February 07, 2011

RCD CAP Project - 2009-2010 - Team Project of UTP


UTP (Unshielded twisted pair) is a popular type of cable used in computer networking that consists of two twisted cooper wires twisted around each other and this kind of cable is found in many Ethernet networks and telephone systems.

UTP Comes with many different types and sizes, and it’s the most common cable used for computer networking. CAT5E is the industry standard for computer network and large telephone system.

UTP is largely use for telephone wiring and computer networking. There are some advantages to use UTP on the network; however, there are also some disadvantages to use UTP. We will also discuss the different standard on an UTP (TIA/EIA 568 A or B).

The advantage of UTP

User prefers the UTP cable because it is small and easy to install. The UTP cable is also inexpensive and can save the user’s cost. Due to it is twisted, the interference is small.

If you are using the internet at home, I would like to prefer UTP because it is for indoor environment. The STP is okay, but it is expensive and not easy to install.

The UTP is cheaper than the STP because it does not include the shield which protects the pairs of wires. Therefore, the user can save more money.

The UTP is easy to install because it is lightweight, thin, and flexible. Due to this reason, many offices and homes use UTP.

The disadvantage of UTP

The disadvantage of a UTP is that the number of networks is limited. So in other words there’s an end to how many computer stations can be linked. Also UTP is unsuitable for long distance networks only a short distance about only 100 meters.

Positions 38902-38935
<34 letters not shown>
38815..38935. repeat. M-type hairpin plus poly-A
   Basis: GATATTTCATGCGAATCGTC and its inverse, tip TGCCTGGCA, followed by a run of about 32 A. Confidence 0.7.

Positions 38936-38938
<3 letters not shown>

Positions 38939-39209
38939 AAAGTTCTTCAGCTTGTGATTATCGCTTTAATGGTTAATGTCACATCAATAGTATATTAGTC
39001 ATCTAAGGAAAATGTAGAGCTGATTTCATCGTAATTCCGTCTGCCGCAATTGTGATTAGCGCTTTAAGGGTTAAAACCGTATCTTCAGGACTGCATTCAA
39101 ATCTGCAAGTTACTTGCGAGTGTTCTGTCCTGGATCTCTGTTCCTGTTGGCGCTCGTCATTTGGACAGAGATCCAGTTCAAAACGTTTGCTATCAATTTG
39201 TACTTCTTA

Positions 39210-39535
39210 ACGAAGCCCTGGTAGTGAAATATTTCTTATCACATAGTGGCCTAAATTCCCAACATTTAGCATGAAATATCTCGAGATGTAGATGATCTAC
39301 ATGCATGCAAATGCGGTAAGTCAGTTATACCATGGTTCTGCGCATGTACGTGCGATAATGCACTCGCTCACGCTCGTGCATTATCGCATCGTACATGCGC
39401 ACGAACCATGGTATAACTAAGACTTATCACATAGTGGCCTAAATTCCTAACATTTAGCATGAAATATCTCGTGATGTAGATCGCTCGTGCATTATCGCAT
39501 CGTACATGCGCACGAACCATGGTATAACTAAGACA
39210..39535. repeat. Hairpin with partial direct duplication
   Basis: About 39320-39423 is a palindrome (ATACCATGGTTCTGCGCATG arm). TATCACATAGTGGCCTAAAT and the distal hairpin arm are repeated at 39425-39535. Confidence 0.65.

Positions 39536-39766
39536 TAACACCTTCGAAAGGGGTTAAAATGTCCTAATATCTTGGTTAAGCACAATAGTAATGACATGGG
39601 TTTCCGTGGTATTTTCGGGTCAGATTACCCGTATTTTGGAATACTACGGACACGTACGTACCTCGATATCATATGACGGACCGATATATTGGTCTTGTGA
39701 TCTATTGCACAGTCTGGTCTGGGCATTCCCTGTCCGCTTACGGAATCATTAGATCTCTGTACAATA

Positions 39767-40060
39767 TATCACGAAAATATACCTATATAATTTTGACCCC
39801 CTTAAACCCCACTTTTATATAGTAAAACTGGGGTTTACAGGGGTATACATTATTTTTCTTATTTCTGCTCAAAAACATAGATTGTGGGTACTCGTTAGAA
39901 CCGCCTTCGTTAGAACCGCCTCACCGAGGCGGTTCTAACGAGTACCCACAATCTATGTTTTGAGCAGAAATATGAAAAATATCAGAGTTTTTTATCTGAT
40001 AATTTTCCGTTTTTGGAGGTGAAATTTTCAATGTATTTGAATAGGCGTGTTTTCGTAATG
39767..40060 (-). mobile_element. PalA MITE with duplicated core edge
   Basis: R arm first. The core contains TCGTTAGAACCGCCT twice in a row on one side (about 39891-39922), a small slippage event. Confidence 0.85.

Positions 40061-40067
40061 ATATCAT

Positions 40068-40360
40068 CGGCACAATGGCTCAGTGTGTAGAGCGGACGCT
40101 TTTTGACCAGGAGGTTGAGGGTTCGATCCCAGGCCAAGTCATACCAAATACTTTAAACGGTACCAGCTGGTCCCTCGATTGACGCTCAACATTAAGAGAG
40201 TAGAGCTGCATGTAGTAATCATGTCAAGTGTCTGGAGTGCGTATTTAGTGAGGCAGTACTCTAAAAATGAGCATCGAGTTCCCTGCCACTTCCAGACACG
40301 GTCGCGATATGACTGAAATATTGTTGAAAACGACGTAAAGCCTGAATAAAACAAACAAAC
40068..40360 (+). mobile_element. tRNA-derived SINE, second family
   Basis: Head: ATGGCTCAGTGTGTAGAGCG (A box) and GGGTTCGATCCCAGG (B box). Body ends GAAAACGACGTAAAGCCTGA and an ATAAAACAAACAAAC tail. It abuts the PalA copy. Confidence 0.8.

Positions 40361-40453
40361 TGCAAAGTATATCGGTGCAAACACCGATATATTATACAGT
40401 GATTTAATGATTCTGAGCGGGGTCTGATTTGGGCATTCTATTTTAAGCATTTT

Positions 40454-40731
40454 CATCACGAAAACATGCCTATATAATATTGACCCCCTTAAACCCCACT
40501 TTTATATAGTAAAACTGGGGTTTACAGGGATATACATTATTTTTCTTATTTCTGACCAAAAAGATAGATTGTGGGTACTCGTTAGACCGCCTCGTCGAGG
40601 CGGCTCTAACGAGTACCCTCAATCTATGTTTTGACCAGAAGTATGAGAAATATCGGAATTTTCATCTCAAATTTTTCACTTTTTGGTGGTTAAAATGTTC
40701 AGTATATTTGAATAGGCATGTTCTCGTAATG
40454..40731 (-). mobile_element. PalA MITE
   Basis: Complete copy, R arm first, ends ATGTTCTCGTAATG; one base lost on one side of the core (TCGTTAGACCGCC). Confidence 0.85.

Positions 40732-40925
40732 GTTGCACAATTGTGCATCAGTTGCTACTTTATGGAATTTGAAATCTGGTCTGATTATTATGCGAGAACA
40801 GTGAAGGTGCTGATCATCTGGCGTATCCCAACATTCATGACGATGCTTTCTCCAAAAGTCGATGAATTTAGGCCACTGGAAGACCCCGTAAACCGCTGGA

Another disadvantage is the electromagnetic interference depending on pair twisting staying intact during installation. The twisted cable pairs usually have stringent requirement for max pulling tension, as well as minimum bend radius. The fragility of the twisted cables is an important part in ensuring the cable’s performance. Electromagnetic interference is a major problem with a UTP.

Another disadvantage is in video applications that send information across multiple parallel signal wires. A UTP creates signaling delays which creates color defects, or “ghosting, due the image component not all aligning correctly when recombined with the display device.”

This happens because twisted pairs with in the cable use a different number of twists per meter. This “prevents common mode cross talk between pairs with identical number of twists.”

Different standards on the termination an UTP (TIA/EIA 568 A or B)

Ethernet was created in 1920 and used 25 pair color code for the phone system with unshielded pair cable. UTP cable is also used in computer networking.

The UTP uses RJ-45 port and it has two way of making UTP. One is EIA/TIA 568A and another one is EIA/TIA 568B. They are different because P3 is instead of the P2 position. EIA/TIA 568B can work better with the phone because of the better data flow, but it is for commercial. EIA/TIA 568A is sufficient for residential, but its data flow is not as good as EIA/TIA 568A.


Although there are disadvantages on UTP, it is still popular for indoor use, e.g. school, office, and home. Due to the advantages, many users at these places in the world use the UTP to connect the Local Area Network and Internet.

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